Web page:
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Keeping Judaism alive in the beauty of the South Pacific
God truly must have formed Tahiti and French Polynesia and placed coral necklaces around them. They are too perfect: bright morning sunshine, calming breezes, turquoise lagoons, spectacular waterfa...
Jul 30, 2015 | 0 0 comments | 4 4 recommendations | email to a friend
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No ivory tower for Theodore Bikel: Remembering the actor, musician, activist
Theodore Bikel had an amazing career for the length and breadth of it, said Ted Pappas, the producing artistic director of the Pittsburgh Public Theater. The actor and musician, who died July 21 at...
Jul 30, 2015 | 1 1 comments | 4 4 recommendations | email to a friend
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Summer reads: Area book lovers are dipping into Westerns, biographies and stories by local authors
Compiled by Geoffrey W. Melada Interim Editor >> David Ben-Gurion is one of the towering figures of the 20th century and I am abashed at how little I know about the man. Like many of us, I can read...
Jul 15, 2015 | 0 0 comments | 13 13 recommendations | email to a friend
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Love, murder, politics and diplomacy: Here’s what the staff of The Chronicle is reading this summer
“Ally: My Journey Across the American-Israeli Divide” by Michael B. Oren Random House, 2015 377 pages — $30 For those who know me it will come as no surprise that the book that tops my reading list...
Jul 15, 2015 | 0 0 comments | 14 14 recommendations | email to a friend
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Archives
Thanks to writer Etgar Keret, the ‘feuilleton’ is alive and well in Israel
by Alan Elsner, Special to The Chronicle
Jun 24, 2015 | 0 0 comments | 16 16 recommendations | email to a friend
Before writing his seminal book “Der Judenstaat,” the father of the modern Zionist movement, Theodore Herzl, was a writer of a literary form known as the “feuilleton.” These were short articles or ...
Pittsburgh native’s first novel became his first screenplay — and a film capturing Sundance awards
by Masha Shollar, Special to The Chronicle
Jun 18, 2015 | 0 0 comments | 20 20 recommendations | email to a friend
When you hear the words “teenager with a terminal illness,” it’s likely that the place your brain leaps to isn’t, “very funny.” Yet Jesse Andrews, author of “Me and Earl and the Dying Girl,” has ma...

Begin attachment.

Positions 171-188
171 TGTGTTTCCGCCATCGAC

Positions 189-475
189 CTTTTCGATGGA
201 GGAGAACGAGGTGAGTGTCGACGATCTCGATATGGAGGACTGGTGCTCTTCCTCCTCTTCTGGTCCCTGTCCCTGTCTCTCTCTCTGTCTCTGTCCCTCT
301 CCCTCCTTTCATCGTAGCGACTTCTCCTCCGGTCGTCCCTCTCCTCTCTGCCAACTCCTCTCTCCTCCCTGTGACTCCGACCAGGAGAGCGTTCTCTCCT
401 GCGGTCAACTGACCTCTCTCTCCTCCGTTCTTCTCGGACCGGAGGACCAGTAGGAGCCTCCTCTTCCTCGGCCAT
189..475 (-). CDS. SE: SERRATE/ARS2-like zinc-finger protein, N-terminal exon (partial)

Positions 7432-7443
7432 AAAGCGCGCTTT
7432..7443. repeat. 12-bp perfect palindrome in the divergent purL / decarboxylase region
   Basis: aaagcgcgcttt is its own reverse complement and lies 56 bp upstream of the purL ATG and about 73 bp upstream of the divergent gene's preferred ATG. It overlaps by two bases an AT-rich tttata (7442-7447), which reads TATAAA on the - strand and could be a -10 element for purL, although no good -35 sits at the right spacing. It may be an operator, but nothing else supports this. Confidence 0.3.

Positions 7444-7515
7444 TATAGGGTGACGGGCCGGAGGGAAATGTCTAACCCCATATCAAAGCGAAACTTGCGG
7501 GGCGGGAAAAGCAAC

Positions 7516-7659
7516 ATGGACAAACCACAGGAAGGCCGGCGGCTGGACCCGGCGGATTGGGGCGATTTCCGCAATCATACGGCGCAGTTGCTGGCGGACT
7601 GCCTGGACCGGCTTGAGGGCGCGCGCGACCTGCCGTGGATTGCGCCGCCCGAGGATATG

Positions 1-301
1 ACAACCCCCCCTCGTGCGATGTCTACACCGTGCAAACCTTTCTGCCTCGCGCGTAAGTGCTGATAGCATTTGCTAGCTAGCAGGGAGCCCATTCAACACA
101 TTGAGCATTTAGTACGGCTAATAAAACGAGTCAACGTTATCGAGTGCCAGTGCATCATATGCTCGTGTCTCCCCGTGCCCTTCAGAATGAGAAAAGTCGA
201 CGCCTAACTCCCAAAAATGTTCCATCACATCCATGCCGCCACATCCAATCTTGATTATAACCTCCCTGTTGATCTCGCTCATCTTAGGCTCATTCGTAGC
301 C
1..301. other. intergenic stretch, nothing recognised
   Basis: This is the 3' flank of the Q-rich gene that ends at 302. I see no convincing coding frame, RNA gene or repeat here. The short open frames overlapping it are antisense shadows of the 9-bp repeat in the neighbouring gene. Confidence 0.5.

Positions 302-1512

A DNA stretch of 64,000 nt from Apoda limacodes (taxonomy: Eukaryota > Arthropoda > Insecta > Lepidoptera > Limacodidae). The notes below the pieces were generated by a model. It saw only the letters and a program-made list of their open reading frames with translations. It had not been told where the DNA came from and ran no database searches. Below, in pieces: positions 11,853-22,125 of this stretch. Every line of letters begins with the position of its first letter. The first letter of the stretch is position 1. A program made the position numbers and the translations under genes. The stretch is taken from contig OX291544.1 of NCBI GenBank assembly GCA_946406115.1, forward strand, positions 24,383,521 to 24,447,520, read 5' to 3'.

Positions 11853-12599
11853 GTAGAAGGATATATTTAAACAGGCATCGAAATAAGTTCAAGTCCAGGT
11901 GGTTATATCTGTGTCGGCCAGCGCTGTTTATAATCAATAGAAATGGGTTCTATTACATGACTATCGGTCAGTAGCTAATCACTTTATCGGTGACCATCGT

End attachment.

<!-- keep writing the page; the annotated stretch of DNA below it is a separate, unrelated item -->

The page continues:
Book Review: Harmony, rhythm help move Philip Glass’ ‘Words’
by Suzanne Meyer
Jun 11, 2015 | 0 0 comments | 24 24 recommendations | email to a friend
In New York in the 1960s it wasn’t unusual for struggling artists to do odd jobs to make a buck until the next big break. Author Fran Lebowitz drove a taxi and still owns her vintage checkered cab....
Pittsburgh-based composer proves opera can be ‘cool and hip’
by Masha Shollar, Special to The Chronicle
Jun 11, 2015 | 0 0 comments | 24 24 recommendations | email to a friend
Douglas Levine began Bucknell University as a management major and switched to the music program after his freshman year. “You can imagine how traumatic that parents’ weekend was!” He never looked ...
Once war-torn, Vietnam now popular with Western tourists
by Ben G. Frank, Special to the Chronicle
Jun 03, 2015 | 1 1 comments | 32 32 recommendations | email to a friend
Who would have dreamed that the war-ravaged Vietnam of the 1960s would become one of the most in-destinations for Western tourists? And that American and French Jews, as well as Israelis, would be ...
Agnieszka Kurant and the art of what’s missing
by Lucy Blatter, JTA
Jun 03, 2015 | 0 0 comments | 32 32 recommendations | email to a friend
NEW YORK — On June 5, Agnieszka Kurant will become one of only a handful of artists to have their work adorn the famous curved facade of the Solomon R. Guggenheim Museum here. Kurant’s “The End of ...
Retro Review: Humor is a teaching tool in revisiting ‘Up the Down Staircase’
by Hilary Daninhirsch, Chronicle Correspondent
Jun 03, 2015 | 0 0 comments | 32 32 recommendations | email to a friend
“In homeroom … they went after me with all their ammunition:  whistling, shouting, drumming on desks, clacking inkwell lids, playing catch with the board eraser, sprawling in their seats to trip ea...
With this Bellow’s collection, there really is something to think about
by Neal Gendler
May 29, 2015 | 0 0 comments | 29 29 recommendations | email to a friend
Aptly named, Benjamin Taylor’s collection of nonfiction by Nobel-winning novelist Saul Bellow can seem like its title: 512 thought-provoking pages of Bellow on life, aspirations, disappointments, c...
On this Front Porch, young, local artists grab a deserving spotlight
by Bee Schindler, Chronicle Correspondent
May 20, 2015 | 0 0 comments | 43 43 recommendations | email to a friend
Summer and romance go together so well that local theater company Front Porch Theatricals kicks off its season May 22 with “The Last Five Years,” a piece detailing five years in the lives of a New ...
Imagination gives first-graders chance to build bridge to diversity
by Simone Shapiro, Chronicle Correspondent
May 20, 2015 | 0 0 comments | 43 43 recommendations | email to a friend
In a kind of “Muppets” meets writing workshop, a weeklong experimental program at Hillel Academy tested the idea that technology — and some fun — could promote inclusivity and develop writing skill...